netlib dns

implementation: ns/lib/libnet/mkconenct.c
see: net_FindAddress()

In order to resolve host names, netlib uses the standard dns lookup mechanism. net_FindAddress() makes the gethostbyname call to lookup the ip address for the specified host, and is called from NET_BeginConnect(). If a numeric ip address is passed into net_FindAddress(), it is passed directly into the getHostByName call which will always return success when an ip address is passed in. If a successful lookup is made, the result is cached in the netlib dns cache (a simple XP_List struct) for a default time of 900 seconds (15 minutes). The dns cache expiration time is user configurable via the prefs.js file, simply add/edit this line:

user_pref("network.dnsCacheExpiration", 900);

Dns lookup behavior can be asynchronous or not, depending on whether or not a front end specific async dns lookup routine is provided. If an async routine is provided, the host name is passed into it along with a host entity structure. The first call to the async routine returns the "waiting for lookup" value immediately so execution is not blocked, and the next_state variable for that connection is updated to "NET_TCP_FINISH_DNS_LOOKUP" so netlib knows to call net_FindAddress() again to get the result of the lookup. net_FindAddress() is actually called repeatedly until it returns success or failure. Upon success the host entity struct is filled out, and cached. Upon failure, the host entity struct is freed and the "not found" result is passed back up to the caller.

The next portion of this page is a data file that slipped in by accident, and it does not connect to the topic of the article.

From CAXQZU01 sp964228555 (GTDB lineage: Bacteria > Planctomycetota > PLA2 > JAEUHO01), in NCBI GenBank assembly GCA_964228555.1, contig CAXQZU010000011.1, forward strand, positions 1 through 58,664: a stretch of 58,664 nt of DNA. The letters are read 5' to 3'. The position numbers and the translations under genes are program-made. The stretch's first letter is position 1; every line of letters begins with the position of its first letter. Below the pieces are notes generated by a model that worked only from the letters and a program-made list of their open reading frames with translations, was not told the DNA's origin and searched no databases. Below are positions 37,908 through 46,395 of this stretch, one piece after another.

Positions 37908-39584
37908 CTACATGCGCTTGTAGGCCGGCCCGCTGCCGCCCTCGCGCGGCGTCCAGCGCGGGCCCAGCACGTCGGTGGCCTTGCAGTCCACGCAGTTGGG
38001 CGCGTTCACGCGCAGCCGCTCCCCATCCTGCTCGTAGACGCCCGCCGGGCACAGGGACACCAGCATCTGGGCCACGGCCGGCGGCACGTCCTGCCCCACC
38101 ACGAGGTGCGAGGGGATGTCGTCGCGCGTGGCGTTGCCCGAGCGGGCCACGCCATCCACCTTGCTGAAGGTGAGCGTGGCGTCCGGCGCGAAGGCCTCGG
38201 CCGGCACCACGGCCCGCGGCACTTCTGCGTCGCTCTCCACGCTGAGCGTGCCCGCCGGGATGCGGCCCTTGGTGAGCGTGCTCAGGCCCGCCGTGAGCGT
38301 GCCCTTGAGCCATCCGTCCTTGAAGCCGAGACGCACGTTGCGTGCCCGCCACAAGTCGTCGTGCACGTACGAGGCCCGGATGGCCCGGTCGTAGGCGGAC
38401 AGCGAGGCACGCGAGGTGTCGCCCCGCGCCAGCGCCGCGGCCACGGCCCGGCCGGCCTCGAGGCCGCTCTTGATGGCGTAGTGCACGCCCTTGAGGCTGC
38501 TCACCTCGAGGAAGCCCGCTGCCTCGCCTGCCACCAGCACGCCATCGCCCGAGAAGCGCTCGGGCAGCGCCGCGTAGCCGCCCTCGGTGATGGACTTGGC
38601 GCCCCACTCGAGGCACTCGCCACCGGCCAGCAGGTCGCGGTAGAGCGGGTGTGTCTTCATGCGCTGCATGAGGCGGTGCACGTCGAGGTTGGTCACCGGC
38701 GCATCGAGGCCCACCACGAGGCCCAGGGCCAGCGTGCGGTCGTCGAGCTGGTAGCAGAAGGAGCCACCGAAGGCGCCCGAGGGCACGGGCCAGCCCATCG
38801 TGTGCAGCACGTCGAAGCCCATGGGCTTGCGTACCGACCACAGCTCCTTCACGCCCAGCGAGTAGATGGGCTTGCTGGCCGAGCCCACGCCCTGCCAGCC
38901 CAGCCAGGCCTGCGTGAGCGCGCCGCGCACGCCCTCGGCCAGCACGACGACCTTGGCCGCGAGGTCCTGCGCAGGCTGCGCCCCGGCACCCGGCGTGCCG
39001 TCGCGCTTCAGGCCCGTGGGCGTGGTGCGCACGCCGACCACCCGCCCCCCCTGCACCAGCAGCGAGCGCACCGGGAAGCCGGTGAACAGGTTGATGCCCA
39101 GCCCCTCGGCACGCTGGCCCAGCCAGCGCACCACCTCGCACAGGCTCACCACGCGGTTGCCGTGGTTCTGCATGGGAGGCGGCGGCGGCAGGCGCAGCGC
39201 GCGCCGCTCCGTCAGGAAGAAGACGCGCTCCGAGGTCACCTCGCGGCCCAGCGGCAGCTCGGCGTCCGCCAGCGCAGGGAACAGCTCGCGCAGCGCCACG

If no async routine is provided, net_FindAddress() makes a direct, blocking call to PR_GetHostByName(). If this call returns success, the host entity is cached, otherwise memory is free'd and the "not found" result is passed back up to the caller.


On unix platforms netlib provides nonblocking dns lookup behavior by implementing it's own routines that maintain an array, on a separate thread, of forked processes, each of which makes a blocking gethostbyname call.

Round Robin Support

A single host name may resolve to multiple ip addresses, each of which is stored in the host entity returned after a successful lookup. Netlib preserves the order in which the dns server returns the ip addresses. If at any point during a connection, the ip address currently in use for a host name fails, netlib will use the next ip address stored in the host entity. If that one fails, the next is queried, and so on. This progression through available ip address is accomplished in the NET_FinishConnect() function. Before a url load is considered complete because it's connection went foul, it's host entity is consulted to determine whether or not another ip address should be tried for the given host. Once an ip address fails, it's out, removed from the host entity in the cache. If all ip addresses in the host entity fail, netlib propegates the "server not responding" error back up the call chain.

Netlib used to select an ip address from a particular host's entity structure at random, however, since dns servers themselves have started to employ load balancing algorithms to determine in what order to return the ip address.

TTL (Time To Live)

A dns A-record has a field that designates a ttl time. This ttl time indicates how long a particular ip address should be valid, and would ideally be consulted during/after a dns lookup to determine how long to cache the host entity. However, netlib has not been in the business of working with dns at this level, it instead relies on nspr's host name lookup routines with currently map to system host name lookup routines, which do not provide this level of visibility into the dns lookup. Netlib doesn't use ttl's to do smarter caching because ttl's haven't made it through the host name lookup apis.

Judson Valeski, 1998